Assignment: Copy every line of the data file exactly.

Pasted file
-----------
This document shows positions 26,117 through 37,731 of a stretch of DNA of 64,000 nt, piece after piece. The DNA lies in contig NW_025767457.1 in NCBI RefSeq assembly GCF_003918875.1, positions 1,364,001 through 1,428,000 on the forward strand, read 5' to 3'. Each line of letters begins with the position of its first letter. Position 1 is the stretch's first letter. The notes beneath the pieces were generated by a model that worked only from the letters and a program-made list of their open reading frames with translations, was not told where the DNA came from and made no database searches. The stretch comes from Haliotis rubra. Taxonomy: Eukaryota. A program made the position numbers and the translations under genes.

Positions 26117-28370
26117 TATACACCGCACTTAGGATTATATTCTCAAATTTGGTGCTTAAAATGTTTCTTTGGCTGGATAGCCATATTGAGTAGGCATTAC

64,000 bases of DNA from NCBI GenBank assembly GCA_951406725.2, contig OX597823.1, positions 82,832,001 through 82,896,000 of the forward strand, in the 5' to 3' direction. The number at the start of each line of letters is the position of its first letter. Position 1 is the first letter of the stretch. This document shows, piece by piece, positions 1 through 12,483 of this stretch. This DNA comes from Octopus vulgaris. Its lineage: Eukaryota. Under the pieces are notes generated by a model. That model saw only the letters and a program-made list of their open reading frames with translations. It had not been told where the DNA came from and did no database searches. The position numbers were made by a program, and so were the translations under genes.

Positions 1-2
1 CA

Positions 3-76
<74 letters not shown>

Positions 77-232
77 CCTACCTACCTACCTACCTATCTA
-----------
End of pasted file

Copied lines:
This document shows positions 26,117 through 37,731 of a stretch of DNA of 64,000 nt, piece after piece. The DNA lies in contig NW_025767457.1 in NCBI RefSeq assembly GCF_003918875.1, positions 1,364,001 through 1,428,000 on the forward strand, read 5' to 3'. Each line of letters begins with the position of its first letter. Position 1 is the stretch's first letter. The notes beneath the pieces were generated by a model that worked only from the letters and a program-made list of their open reading frames with translations, was not told where the DNA came from and made no database searches. The stretch comes from Haliotis rubra. Taxonomy: Eukaryota. A program made the position numbers and the translations under genes.

Positions 26117-28370
26117 TATACACCGCACTTAGGATTATATTCTCAAATTTGGTGCTTAAAATGTTTCTTTGGCTGGATAGCCATATTGAGTAGGCATTAC

64,000 bases of DNA from NCBI GenBank assembly GCA_951406725.2, contig OX597823.1, positions 82,832,001 through 82,896,000 of the forward strand, in the 5' to 3' direction. The number at the start of each line of letters is the position of its first letter. Position 1 is the first letter of the stretch. This document shows, piece by piece, positions 1 through 12,483 of this stretch. This DNA comes from Octopus vulgaris. Its lineage: Eukaryota. Under the pieces are notes generated by a model. That model saw only the letters and a program-made list of their open reading frames with translations. It had not been told where the DNA came from and did no database searches. The position numbers were made by a program, and so were the translations under genes.

Positions 1-2
1 CA

Positions 3-76
<74 letters not shown>

Positions 77-232
77 CCTACCTACCTACCTACCTATCTA